It’s Called Factory Tamal, but the Food Is Strictly Handmade
Three and a half millenniums ago, the Mayans figured out the trick for turning hard dried corn into supple dough, soaking the kernels with wood ashes, burned lime or charred mollusk shells until they shed their hulls and grew soft and pliant. Only then were they ready to be ground into flour and made into the dough called masa, without which there would be no tortillas and tamales.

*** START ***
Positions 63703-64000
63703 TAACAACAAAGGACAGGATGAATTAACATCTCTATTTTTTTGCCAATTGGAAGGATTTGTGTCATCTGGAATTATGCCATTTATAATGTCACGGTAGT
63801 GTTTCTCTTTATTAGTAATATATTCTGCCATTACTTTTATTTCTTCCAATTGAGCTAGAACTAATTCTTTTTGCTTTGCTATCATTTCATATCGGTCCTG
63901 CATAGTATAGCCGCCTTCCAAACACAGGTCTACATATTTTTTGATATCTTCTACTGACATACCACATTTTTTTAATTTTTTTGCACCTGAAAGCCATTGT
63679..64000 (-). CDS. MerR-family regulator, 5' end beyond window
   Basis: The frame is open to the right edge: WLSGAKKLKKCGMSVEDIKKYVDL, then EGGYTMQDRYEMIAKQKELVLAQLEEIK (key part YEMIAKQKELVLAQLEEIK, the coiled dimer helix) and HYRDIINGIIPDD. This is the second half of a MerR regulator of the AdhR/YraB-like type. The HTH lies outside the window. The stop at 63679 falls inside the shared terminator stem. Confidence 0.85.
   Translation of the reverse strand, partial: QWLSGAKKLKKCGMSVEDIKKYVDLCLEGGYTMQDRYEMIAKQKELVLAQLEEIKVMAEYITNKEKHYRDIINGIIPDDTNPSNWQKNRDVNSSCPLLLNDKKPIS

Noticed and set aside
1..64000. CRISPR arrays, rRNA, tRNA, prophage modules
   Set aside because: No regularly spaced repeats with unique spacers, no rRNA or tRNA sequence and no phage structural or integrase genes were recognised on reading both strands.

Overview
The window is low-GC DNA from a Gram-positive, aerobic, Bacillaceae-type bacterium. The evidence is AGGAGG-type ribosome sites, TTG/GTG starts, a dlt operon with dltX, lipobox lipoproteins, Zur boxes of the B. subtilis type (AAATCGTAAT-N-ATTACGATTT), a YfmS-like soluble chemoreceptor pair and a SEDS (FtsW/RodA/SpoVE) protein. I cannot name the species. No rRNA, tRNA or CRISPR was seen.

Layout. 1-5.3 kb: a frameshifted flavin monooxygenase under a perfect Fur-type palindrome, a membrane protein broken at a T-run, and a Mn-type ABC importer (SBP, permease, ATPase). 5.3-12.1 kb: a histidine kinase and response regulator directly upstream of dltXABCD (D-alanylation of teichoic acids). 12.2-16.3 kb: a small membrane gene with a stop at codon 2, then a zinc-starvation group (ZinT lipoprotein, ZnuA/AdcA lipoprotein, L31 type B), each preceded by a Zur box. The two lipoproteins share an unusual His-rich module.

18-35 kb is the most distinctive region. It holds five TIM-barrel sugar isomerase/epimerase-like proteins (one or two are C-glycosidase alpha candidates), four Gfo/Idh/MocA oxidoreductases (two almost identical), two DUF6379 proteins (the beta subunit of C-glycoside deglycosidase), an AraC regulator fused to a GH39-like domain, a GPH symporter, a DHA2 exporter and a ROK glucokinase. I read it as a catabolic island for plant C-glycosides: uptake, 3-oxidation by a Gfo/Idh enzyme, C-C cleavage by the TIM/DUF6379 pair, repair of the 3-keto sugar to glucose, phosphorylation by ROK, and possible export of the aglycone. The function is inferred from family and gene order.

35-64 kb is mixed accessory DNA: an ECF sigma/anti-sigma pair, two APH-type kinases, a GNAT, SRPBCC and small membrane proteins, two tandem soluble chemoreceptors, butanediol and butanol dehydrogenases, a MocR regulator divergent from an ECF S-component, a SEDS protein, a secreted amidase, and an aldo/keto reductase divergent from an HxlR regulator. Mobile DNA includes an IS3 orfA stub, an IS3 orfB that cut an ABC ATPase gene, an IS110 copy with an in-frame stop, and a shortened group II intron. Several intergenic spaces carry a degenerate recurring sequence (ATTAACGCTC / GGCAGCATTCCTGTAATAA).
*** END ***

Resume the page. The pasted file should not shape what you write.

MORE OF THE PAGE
Today, few Mexican restaurants in New York brave this time-intensive process, known as nixtamalization. Some buy fresh masa; others rely on maseca, a brand of dehydrated nixtamal. But at Factory Tamal, a small, mostly takeout shop on the Lower East Side, Fernando Lopez is faithful to the ancient Mayan way.
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